Fourier Transform Interferometry for 3D Mapping of Rough and Discontinuous Surfaces
Lally, Evan M.
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Of the wide variety of existing optical techniques for non-contact 3D surface mapping, Fourier Transform Interferometry (FTI) is the method that most elegantly combines simplicity with high speed and high resolution. FTI generates continuous-phase surface maps from a projected optical interference pattern, which is generated with a simple double-pinhole source and collected in a single snapshot using conventional digital camera technology. For enhanced stability and reduced system size, the fringe source can be made from a fiber optic coupler. Unfortunately, many applications require mapping of surfaces that contain challenging features not ideally suited for reconstruction using FTI. Rough and discontinuous surfaces, commonly seen in applications requiring imaging of rock particles, present a unique set of obstacles that cannot be overcome using existing FTI techniques. This work is based on an original analysis of the limitations of FTI and the means in which errors are generated by the particular features encountered in the aggregate mapping application. Several innovative solutions have been developed to enable the use of FTI on rough and discontinuous surfaces. Through filter optimization and development of a novel phase unwrapping and referencing technique, the Method of Multiple References (MoMR), this work has enabled surface error correction and simultaneous imaging of multiple particles using FTI. A complete aggregate profilometry system has been constructed, including a MoMR-FTI software package and graphical user interface, to implement these concepts. The system achieves better than 22Âµm z-axis resolution, and comprehensive testing has proven it capable to handle a wide variety of particle surfaces. A range of additional features have been developed, such as error correction, particle boundary mapping, and automatic data quality windowing, to enhance the usefulness of the system in its intended application. Because of its high accuracy, high speed and ability to map varied particles, the developed system is ideally suited for large-scale aggregate characterization in highway research laboratories. Additionally, the techniques developed in this work are potentially useful in a large number of applications in which surface roughness or discontinuities pose a challenge.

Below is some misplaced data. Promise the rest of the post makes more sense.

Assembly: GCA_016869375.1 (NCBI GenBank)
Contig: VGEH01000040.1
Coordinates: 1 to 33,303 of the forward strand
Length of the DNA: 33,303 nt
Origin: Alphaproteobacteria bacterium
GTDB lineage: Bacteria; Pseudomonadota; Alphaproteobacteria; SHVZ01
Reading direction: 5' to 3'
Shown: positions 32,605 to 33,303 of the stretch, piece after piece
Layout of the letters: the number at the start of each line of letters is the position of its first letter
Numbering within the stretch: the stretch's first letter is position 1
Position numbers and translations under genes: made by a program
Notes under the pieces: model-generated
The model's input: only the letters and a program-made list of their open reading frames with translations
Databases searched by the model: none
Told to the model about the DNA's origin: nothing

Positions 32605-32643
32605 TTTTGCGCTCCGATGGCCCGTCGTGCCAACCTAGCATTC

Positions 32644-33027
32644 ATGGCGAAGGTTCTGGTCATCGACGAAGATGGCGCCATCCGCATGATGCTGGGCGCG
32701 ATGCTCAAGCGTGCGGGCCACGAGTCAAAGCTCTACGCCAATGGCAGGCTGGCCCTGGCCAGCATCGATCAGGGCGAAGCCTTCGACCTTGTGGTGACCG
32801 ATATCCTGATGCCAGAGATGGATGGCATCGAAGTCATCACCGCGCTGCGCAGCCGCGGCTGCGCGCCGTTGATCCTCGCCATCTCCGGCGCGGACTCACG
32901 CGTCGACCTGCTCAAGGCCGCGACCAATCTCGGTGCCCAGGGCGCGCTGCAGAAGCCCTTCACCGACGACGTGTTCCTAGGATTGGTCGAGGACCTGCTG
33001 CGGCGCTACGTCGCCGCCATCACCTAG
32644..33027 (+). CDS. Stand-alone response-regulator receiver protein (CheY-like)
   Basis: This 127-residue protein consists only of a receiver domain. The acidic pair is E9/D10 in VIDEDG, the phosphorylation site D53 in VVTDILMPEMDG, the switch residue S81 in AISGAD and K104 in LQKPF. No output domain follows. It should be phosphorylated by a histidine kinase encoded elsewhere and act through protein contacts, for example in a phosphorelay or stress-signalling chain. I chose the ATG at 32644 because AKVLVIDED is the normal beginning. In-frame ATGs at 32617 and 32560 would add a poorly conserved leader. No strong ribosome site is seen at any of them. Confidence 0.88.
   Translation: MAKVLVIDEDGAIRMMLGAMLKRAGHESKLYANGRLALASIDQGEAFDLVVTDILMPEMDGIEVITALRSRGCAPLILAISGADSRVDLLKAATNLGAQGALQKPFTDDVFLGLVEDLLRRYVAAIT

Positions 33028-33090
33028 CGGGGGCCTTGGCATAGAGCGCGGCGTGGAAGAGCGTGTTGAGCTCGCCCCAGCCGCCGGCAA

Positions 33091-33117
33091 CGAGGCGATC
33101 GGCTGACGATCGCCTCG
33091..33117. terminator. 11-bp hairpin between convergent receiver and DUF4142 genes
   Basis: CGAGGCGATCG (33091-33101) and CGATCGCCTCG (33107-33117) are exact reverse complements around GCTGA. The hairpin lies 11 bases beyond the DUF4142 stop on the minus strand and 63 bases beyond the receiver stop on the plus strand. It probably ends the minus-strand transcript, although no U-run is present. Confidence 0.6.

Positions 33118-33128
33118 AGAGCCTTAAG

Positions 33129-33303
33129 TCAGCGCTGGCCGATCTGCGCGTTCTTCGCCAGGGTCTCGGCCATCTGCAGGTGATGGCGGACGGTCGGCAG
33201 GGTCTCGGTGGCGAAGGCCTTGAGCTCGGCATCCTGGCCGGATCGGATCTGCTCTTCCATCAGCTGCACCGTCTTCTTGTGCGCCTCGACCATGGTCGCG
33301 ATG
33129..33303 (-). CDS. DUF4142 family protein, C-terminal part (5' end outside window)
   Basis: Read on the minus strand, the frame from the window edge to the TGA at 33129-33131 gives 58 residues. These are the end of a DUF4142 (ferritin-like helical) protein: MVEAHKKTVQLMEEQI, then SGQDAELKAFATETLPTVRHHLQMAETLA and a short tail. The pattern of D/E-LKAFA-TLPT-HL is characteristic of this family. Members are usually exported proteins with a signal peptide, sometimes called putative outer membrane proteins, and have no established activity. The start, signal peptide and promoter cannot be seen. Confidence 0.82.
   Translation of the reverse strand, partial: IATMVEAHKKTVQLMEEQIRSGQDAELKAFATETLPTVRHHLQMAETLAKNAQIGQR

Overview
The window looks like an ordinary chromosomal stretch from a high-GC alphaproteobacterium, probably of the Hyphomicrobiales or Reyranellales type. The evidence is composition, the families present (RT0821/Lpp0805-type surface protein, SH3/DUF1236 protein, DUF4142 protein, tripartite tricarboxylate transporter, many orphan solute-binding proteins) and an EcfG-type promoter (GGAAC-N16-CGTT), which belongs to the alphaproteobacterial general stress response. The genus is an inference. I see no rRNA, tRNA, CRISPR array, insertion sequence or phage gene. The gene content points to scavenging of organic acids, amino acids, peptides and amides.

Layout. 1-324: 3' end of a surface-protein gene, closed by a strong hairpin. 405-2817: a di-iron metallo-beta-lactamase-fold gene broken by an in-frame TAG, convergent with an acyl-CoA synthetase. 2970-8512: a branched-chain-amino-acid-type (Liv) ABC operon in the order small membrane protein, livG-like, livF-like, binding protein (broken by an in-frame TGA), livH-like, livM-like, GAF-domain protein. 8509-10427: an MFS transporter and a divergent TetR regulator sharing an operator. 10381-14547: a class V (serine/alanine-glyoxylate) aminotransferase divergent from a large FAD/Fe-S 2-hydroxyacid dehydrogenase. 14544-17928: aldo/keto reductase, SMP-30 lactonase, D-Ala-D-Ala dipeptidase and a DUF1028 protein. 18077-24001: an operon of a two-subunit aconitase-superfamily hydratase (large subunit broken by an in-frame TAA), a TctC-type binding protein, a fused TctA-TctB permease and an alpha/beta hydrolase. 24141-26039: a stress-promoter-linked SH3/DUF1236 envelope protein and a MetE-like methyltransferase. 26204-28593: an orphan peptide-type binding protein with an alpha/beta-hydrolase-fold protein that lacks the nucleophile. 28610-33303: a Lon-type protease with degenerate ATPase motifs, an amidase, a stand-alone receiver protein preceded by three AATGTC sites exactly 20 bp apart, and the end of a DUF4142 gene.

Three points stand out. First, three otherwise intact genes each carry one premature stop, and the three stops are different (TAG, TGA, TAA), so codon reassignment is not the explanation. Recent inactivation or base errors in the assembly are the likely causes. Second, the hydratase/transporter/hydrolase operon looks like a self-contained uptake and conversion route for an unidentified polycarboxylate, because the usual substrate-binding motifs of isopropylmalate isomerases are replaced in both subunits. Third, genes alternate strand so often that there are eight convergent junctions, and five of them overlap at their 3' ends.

- Doctoral Dissertations